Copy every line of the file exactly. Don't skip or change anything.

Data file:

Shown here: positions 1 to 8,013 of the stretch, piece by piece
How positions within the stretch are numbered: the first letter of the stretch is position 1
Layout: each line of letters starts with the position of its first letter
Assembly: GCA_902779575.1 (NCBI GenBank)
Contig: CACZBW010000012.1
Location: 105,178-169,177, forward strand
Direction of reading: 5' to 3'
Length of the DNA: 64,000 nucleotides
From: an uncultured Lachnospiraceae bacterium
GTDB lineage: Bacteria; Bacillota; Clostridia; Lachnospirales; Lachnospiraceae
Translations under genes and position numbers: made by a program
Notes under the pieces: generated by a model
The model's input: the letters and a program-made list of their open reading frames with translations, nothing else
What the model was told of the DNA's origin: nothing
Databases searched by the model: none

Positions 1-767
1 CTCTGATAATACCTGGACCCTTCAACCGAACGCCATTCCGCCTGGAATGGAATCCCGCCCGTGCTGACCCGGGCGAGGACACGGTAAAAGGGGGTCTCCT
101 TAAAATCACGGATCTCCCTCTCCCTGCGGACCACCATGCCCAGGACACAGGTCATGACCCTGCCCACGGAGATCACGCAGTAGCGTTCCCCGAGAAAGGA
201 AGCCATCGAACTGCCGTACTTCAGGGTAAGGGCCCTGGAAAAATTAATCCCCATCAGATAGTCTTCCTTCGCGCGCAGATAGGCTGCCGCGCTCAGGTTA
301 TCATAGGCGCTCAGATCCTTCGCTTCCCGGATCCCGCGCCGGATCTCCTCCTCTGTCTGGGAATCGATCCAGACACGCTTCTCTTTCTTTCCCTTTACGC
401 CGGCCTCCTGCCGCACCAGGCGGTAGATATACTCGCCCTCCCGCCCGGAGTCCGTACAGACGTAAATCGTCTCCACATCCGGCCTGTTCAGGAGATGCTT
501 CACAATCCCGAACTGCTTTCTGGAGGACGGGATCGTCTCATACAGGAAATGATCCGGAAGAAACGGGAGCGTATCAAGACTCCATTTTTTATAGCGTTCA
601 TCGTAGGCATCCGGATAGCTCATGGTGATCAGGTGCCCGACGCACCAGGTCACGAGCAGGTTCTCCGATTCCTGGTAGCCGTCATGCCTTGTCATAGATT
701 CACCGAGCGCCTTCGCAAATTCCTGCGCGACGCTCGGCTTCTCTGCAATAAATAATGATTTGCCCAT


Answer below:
Shown here: positions 1 to 8,013 of the stretch, piece by piece
How positions within the stretch are numbered: the first letter of the stretch is position 1
Layout: each line of letters starts with the position of its first letter
Assembly: GCA_902779575.1 (NCBI GenBank)
Contig: CACZBW010000012.1
Location: 105,178-169,177, forward strand
Direction of reading: 5' to 3'
Length of the DNA: 64,000 nucleotides
From: an uncultured Lachnospiraceae bacterium
GTDB lineage: Bacteria; Bacillota; Clostridia; Lachnospirales; Lachnospiraceae
Translations under genes and position numbers: made by a program
Notes under the pieces: generated by a model
The model's input: the letters and a program-made list of their open reading frames with translations, nothing else
What the model was told of the DNA's origin: nothing
Databases searched by the model: none

Positions 1-767
1 CTCTGATAATACCTGGACCCTTCAACCGAACGCCATTCCGCCTGGAATGGAATCCCGCCCGTGCTGACCCGGGCGAGGACACGGTAAAAGGGGGTCTCCT
101 TAAAATCACGGATCTCCCTCTCCCTGCGGACCACCATGCCCAGGACACAGGTCATGACCCTGCCCACGGAGATCACGCAGTAGCGTTCCCCGAGAAAGGA
201 AGCCATCGAACTGCCGTACTTCAGGGTAAGGGCCCTGGAAAAATTAATCCCCATCAGATAGTCTTCCTTCGCGCGCAGATAGGCTGCCGCGCTCAGGTTA
301 TCATAGGCGCTCAGATCCTTCGCTTCCCGGATCCCGCGCCGGATCTCCTCCTCTGTCTGGGAATCGATCCAGACACGCTTCTCTTTCTTTCCCTTTACGC
401 CGGCCTCCTGCCGCACCAGGCGGTAGATATACTCGCCCTCCCGCCCGGAGTCCGTACAGACGTAAATCGTCTCCACATCCGGCCTGTTCAGGAGATGCTT
501 CACAATCCCGAACTGCTTTCTGGAGGACGGGATCGTCTCATACAGGAAATGATCCGGAAGAAACGGGAGCGTATCAAGACTCCATTTTTTATAGCGTTCA
601 TCGTAGGCATCCGGATAGCTCATGGTGATCAGGTGCCCGACGCACCAGGTCACGAGCAGGTTCTCCGATTCCTGGTAGCCGTCATGCCTTGTCATAGATT
701 CACCGAGCGCCTTCGCAAATTCCTGCGCGACGCTCGGCTTCTCTGCAATAAATAATGATTTGCCCAT